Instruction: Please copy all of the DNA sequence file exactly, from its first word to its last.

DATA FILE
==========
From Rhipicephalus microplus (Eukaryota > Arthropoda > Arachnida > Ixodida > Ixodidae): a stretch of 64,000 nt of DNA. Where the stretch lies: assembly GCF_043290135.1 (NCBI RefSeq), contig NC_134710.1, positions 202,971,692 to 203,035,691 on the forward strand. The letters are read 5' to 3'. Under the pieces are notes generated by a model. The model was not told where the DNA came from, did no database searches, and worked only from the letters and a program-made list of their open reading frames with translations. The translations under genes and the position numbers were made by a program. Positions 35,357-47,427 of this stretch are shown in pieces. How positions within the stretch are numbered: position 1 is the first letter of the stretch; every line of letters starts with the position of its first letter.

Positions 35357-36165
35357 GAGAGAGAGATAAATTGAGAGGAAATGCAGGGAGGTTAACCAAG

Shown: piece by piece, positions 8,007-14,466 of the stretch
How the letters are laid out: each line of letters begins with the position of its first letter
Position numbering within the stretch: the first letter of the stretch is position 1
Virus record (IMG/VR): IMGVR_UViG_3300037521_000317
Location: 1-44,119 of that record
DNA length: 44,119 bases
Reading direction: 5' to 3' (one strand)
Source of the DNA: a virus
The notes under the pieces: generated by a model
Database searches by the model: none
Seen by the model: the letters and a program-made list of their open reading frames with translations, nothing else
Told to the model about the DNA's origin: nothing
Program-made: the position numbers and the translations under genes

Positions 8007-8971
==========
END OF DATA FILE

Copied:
From Rhipicephalus microplus (Eukaryota > Arthropoda > Arachnida > Ixodida > Ixodidae): a stretch of 64,000 nt of DNA. Where the stretch lies: assembly GCF_043290135.1 (NCBI RefSeq), contig NC_134710.1, positions 202,971,692 to 203,035,691 on the forward strand. The letters are read 5' to 3'. Under the pieces are notes generated by a model. The model was not told where the DNA came from, did no database searches, and worked only from the letters and a program-made list of their open reading frames with translations. The translations under genes and the position numbers were made by a program. Positions 35,357-47,427 of this stretch are shown in pieces. How positions within the stretch are numbered: position 1 is the first letter of the stretch; every line of letters starts with the position of its first letter.

Positions 35357-36165
35357 GAGAGAGAGATAAATTGAGAGGAAATGCAGGGAGGTTAACCAAG

Shown: piece by piece, positions 8,007-14,466 of the stretch
How the letters are laid out: each line of letters begins with the position of its first letter
Position numbering within the stretch: the first letter of the stretch is position 1
Virus record (IMG/VR): IMGVR_UViG_3300037521_000317
Location: 1-44,119 of that record
DNA length: 44,119 bases
Reading direction: 5' to 3' (one strand)
Source of the DNA: a virus
The notes under the pieces: generated by a model
Database searches by the model: none
Seen by the model: the letters and a program-made list of their open reading frames with translations, nothing else
Told to the model about the DNA's origin: nothing
Program-made: the position numbers and the translations under genes

Positions 8007-8971